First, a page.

When I’m hiking in areas where a bear canister required, this is my go to. This canister has a nice wide mouth and will hold 7 days worth of food. It opens without tools and doubles as a seat. In the cold it can be a pain to open – you have to pinch in the plastic of the lid a bit – but it’s not too bad.
It has a high and low setting for both white and colored (red or green) lights. I went with the red lights as they’re great for preserving your night vision. I like that the Remix starts with the red lights when you turn it on each time – no blinding you on your way to the red light!
A lot of this is personal preference – ymmv
Down jacket: Mountain Hardware Ghost Whisperer Hooded Down Jacket
Pictured in my Bear Mountain Birthday Hike post, I love this coat. It is extremely warm and weighs next to nothing. Pricey but worth it in my opinion.
Base Layers: Nike Pro Combat
I like the Nike Pro Combat stuff as a base layer. I’ll sometimes pair a compression short sleeve with a Warm long sleeve in colder weather. That works well under a fleece or my down jacket. Not married to Nike, just happens to be the stuff I found cheap at Marshalls.
They’re light and easily convert between shorts and pants. They stretch in all directions so they move where you do. I like having the cargo pockets for holding snacks, maps, or whatever else you want quick access to.
Socks: Darn Tough
Merino wool, lifetime guarantee – what’s not to love?
Boots: Merrell Moab
Link is to the Moab 2 Ventilator as that’s the current version. I got an earlier version for cheap when the these came out. I love these boots. They fit perfectly and didn’t need a break in period at all. I was able to hike in the them immediately without issue. Nice and light and very supportive. I know a lot of folks are starting to hike in trail runners but I am more comfortable with the ankle support these mids provide. I didn’t go for the waterproof Moab version as waterproof boots don’t breathe well enough for me.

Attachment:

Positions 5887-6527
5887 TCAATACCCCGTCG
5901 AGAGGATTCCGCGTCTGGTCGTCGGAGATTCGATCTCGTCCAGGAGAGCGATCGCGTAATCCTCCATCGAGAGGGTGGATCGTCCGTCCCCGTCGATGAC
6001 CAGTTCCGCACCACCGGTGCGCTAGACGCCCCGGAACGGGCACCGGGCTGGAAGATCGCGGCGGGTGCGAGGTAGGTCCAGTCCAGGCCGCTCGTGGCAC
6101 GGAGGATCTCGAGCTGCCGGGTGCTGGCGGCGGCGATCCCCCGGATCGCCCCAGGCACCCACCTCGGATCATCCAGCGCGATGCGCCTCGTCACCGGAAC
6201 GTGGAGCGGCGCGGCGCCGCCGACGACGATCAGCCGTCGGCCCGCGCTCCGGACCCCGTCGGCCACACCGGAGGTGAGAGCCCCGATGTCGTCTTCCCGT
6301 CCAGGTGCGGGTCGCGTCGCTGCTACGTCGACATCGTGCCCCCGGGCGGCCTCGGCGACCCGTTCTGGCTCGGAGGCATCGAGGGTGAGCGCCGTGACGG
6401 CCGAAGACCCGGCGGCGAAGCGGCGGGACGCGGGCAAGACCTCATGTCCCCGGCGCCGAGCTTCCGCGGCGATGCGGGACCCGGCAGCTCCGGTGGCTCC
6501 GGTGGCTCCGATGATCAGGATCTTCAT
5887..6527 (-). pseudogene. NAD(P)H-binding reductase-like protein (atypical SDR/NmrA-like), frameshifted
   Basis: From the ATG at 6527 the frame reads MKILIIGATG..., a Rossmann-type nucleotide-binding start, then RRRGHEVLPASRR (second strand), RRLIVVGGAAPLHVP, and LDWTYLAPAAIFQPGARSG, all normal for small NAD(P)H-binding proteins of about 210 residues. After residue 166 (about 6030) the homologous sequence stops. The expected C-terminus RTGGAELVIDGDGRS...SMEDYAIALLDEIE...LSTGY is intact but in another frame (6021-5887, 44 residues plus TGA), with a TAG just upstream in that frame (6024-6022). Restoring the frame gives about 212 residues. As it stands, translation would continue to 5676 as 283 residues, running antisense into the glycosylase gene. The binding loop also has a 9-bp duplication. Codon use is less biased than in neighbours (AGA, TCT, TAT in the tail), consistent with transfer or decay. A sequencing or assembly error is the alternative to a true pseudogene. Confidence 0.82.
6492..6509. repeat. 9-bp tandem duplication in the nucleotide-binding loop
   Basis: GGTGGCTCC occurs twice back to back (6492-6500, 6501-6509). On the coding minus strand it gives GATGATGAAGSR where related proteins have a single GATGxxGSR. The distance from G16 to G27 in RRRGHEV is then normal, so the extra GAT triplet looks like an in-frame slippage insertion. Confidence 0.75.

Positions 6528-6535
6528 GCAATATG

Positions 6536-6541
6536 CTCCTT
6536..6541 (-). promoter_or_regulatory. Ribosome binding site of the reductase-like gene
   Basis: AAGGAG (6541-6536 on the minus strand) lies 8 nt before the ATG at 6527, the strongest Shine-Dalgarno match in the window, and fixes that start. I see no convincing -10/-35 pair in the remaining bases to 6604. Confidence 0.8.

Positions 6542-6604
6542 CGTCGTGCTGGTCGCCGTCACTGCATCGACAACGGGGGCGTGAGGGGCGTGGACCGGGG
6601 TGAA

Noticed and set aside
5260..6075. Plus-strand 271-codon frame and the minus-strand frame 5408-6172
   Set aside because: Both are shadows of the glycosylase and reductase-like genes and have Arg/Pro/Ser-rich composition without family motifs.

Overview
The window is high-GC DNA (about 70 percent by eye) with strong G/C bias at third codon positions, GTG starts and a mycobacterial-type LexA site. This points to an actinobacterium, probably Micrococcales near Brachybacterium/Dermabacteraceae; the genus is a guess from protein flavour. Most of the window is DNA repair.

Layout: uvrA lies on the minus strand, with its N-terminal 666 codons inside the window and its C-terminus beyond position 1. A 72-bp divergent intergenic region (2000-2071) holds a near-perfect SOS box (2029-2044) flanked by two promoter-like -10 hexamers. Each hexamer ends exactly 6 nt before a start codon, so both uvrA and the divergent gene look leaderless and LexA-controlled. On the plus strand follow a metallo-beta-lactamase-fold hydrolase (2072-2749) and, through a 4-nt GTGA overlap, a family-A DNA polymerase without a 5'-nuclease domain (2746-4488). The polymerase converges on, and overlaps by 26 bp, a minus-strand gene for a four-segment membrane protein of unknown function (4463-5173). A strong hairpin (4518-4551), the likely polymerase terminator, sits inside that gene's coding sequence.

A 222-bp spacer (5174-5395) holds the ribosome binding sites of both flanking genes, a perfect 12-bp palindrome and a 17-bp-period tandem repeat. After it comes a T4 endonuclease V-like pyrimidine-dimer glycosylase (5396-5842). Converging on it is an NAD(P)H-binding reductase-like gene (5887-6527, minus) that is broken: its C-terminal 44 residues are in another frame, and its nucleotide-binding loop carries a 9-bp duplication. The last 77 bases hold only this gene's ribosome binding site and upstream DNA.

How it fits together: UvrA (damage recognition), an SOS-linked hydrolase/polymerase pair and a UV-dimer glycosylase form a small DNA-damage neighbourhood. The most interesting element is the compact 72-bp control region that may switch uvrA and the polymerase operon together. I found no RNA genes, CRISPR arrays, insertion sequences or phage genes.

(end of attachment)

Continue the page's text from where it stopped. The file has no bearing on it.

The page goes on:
Stuff I used to use but is really only backup gear now
Shelter: Mountain Hardware Skyledge 2.1
I used this tent for a number of years. Pitches fast and is relatively stable. I don’t like the fact that the cross pole simply sticks into a reinforced section of the fly. The Copper Spur has sleeves for the pole on the underside of the fly – a better design. At 3 lb. 7 oz., the Skyledge is heavier and slightly smaller (-1 sq ft) as well.
Sleeping Pad: Big Agnes Air Core Mummy
I couldn’t find a link to the exact one I have but the link above is close. I’ve always found the mummy shape tough because I tend to slide off of it. That wouldn’t be too big a deal but the pad is relatively tall so it gets uncomfortable. It’s a serviceable pad but I won’t be going this route again.
Sleeping Bag: Klymit KSB 20
I lucked into this bag in my Cairn Obsidian box. It is a decent bag with a well padded hood and footbox. I like the interior baffles near your shoulders – tends to seal in warmth. I do find it a bit heavy and it doesn’t pack as small as I’d like. I haven’t used it in cold weather so I can’t comment on the degree rating.